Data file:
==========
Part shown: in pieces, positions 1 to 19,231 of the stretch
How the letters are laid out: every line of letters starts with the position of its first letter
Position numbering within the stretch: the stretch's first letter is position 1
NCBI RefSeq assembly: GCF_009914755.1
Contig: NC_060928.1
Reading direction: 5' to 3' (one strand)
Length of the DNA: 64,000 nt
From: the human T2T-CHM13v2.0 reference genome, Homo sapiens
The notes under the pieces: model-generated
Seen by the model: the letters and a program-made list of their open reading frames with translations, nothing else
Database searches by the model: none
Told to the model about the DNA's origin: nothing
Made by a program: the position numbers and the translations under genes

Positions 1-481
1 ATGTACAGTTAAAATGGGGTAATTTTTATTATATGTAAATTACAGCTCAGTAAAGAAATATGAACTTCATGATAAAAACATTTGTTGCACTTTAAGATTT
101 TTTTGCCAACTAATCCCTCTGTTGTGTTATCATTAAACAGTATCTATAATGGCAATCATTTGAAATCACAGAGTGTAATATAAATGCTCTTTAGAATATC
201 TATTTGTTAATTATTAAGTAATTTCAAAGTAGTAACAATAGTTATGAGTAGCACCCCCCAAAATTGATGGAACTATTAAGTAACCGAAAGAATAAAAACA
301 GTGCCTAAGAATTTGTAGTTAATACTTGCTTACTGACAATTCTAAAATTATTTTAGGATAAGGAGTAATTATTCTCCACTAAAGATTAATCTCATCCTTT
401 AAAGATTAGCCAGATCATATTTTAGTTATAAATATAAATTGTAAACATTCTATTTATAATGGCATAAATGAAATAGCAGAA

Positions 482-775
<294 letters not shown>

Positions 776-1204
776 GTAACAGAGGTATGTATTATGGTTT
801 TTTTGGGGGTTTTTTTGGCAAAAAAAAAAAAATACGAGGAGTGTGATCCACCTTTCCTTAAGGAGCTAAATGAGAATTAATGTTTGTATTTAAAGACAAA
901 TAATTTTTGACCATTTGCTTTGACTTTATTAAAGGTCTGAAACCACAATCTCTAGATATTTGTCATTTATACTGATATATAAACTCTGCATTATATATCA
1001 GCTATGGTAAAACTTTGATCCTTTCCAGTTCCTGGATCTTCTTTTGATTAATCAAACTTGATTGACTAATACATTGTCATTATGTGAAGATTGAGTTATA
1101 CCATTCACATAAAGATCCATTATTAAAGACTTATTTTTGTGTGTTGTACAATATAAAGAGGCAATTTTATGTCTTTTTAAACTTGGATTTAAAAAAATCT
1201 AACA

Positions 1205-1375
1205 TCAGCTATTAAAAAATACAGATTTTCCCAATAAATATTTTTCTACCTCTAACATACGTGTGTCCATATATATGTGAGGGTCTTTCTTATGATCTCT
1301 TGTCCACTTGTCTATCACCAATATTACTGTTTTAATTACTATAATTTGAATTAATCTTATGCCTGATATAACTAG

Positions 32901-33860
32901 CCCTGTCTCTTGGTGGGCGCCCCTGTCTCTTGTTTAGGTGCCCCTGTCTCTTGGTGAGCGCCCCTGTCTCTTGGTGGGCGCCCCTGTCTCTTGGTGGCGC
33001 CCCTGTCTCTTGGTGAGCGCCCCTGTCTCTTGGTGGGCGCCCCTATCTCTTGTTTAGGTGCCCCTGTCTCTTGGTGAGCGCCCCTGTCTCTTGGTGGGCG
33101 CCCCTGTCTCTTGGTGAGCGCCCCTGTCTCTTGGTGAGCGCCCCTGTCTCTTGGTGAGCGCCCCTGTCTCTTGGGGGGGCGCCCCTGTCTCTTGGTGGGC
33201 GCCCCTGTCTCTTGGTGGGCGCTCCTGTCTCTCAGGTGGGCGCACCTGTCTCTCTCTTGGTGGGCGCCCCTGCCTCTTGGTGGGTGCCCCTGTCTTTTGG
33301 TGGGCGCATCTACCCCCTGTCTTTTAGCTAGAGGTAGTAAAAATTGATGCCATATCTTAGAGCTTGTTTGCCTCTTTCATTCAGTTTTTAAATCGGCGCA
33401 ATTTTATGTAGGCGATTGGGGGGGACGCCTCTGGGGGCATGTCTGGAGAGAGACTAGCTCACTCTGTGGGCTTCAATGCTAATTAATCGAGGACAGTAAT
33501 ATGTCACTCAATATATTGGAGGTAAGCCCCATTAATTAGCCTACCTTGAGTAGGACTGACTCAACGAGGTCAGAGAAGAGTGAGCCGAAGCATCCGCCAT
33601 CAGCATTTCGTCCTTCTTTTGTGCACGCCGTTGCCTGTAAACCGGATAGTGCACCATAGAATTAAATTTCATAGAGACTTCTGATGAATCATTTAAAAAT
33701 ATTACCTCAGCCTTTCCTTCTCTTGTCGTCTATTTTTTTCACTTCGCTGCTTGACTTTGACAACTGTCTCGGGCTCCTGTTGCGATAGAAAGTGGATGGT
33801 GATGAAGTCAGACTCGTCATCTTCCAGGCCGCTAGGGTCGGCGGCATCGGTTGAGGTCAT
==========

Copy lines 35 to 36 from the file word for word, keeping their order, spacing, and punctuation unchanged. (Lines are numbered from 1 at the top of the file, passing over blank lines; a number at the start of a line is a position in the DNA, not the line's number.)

33101 CCCCTGTCTCTTGGTGAGCGCCCCTGTCTCTTGGTGAGCGCCCCTGTCTCTTGGTGAGCGCCCCTGTCTCTTGGGGGGGCGCCCCTGTCTCTTGGTGGGC
33201 GCCCCTGTCTCTTGGTGGGCGCTCCTGTCTCTCAGGTGGGCGCACCTGTCTCTCTCTTGGTGGGCGCCCCTGCCTCTTGGTGGGTGCCCCTGTCTTTTGG